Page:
These photos were obtained via a google search with pirouge and madagascar. It is hard to know whether some of these craft are proas that shunt, or whether they are tacking craft. Some seem to have the outrigger as a float and others as a counterweight, suggesting a tacking craft, though some seem symmetrical fore and aft, suggesing a shunting craft. It may be that the same craft can do both things, and the crew chooses to tack when the leg is short or when the wind conditions suit having hte outrigger as a float.
More recent thoughts are that these craft are most definately tacking craft, not shunting. Evidence of this is that the bow and stern are slightly different, with the bow being more rounded in profile, like the canadian canoe, and with the stern more vertical in profile. Additionally the two spars are located on the forward crossbeam. My thinking is that although the ends are different, they are not markedly different. Hence should the crew want to go on a long trip and prefer the outrigger to windward, it would be straight forward to move the rig to the aft crossbeam, and go stern first. My guess is that this would not be bothered about in a short trip, but for a long trip this is plausible. This idea of changing ends as per proa is purely speculation and not based on any evidence whatsoever.
The rig confused me for quite some time. Eventually I deduced it was a sprit rig, but the front spar is not attached to the luff of the sail. If you look at the YouTube video you can see that sails being adjusted to go downwind. There are two types of rig used. One is the modified sprit rig as desribed just previously, and the other is a lateen rig.
This modified sprit rig is very commonly used in proas (fishing boats) in Sri Lanka. However in those craft the spars are placed in the center of the boat, and the craft is shunted. It should be noted that as the luff is not tight on this sort of sprit rig it cannot point as high as some other craft. In Sri Lanka this is not an issue as the wind is from a steady direction. The proas there reach out going 90 degrees to the wind, they then reverse direction and go back to shore. Some of these tacking outriggers from Madagascar use the lateen rig. My guess is that these craft would point a little bit higher than the craft that use the sprit rig.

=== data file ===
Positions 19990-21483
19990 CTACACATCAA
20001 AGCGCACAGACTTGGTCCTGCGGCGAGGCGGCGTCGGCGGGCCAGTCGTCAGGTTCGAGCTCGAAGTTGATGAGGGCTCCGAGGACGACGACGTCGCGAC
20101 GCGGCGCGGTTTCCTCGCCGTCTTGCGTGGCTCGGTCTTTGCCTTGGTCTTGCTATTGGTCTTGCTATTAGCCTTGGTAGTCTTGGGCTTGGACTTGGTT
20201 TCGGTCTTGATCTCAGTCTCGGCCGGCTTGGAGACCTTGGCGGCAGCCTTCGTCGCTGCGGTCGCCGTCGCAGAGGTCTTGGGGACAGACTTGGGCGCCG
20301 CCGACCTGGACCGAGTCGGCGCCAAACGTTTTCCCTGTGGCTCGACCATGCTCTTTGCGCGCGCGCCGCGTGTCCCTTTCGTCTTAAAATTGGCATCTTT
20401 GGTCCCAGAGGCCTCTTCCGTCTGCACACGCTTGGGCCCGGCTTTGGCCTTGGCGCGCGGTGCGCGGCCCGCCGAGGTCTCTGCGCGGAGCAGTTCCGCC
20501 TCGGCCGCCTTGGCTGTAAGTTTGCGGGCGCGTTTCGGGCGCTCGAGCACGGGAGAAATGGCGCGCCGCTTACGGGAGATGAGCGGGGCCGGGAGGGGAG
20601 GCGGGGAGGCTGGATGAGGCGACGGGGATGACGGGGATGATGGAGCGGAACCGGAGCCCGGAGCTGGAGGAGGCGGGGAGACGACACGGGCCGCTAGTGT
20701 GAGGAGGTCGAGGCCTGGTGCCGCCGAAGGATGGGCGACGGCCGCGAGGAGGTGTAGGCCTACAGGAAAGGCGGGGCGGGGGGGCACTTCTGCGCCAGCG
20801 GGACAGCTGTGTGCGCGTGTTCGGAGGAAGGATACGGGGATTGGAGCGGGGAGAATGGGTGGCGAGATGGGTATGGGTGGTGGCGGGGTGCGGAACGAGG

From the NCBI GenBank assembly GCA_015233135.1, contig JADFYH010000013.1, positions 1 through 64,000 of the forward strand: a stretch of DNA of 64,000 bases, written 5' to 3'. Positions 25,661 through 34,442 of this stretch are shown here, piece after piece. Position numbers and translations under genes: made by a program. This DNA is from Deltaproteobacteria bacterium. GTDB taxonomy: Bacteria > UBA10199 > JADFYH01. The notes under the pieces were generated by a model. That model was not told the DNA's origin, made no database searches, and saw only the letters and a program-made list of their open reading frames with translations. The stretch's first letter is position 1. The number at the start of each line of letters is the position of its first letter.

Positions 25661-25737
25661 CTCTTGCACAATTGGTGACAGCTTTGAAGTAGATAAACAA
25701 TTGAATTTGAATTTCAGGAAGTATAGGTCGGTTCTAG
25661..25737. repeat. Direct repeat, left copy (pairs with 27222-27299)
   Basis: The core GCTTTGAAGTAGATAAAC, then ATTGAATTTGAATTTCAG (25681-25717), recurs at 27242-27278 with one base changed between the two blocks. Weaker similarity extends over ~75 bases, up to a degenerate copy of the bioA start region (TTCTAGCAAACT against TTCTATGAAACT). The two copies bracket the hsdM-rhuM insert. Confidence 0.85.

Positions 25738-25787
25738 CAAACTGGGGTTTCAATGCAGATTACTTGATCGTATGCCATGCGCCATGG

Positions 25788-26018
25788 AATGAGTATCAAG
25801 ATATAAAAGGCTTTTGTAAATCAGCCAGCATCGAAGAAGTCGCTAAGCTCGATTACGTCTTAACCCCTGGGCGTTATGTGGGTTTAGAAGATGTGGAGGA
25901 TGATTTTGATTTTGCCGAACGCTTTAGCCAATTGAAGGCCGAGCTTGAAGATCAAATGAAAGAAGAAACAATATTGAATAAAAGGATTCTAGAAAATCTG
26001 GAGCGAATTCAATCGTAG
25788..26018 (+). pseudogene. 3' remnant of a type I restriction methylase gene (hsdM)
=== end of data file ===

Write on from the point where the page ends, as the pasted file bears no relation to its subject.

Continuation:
One very obvious feature of these craft, is that the people that build them are poor. They do not have the money to buy sawn timber, or synthetic sail cloth. Instead they make use of branches for poles, outriggers and crossbeams. They seem to be using cheap cloth as sails. Although not 'refined' in western terms, these craft appear very common in Madagascar, indicating that they are a very successful design. It seems that the craft gives a lot of vessel for the the money invested. It goes without saying that these are relatively easily built and beachable. Given the lack of money available to those that use them, these craft appear most impressive indeed.
A short aside, my understanding is that Madagascar was first colonised from Indonesia only 1000 years ago, and not from nearby Africa. The exact craft that was used for this colonisation is unknown, but it may well have been tacking outriggers! There is a webpage that deals with this colonisation, and is called the Borobudor ship. According to the website they belive it was done with a vessel with dual outriggers (not my guess, but I could be wrong) Their website can be found HERE.
The image that is used to suggest that double outriggers were used for this expedition does not have clarity, to me it could also represent a single outrigger. Note that single outriggers are preferred over double outriggers in the open ocean due to the lesser strain on the crossbeams. It is upsetting to me that in only 1000 years the overwhelming majority of the forest that used to cover Madagascar has been cleared. (my environmental views are starting to spill out, sigh, how unprofessional!)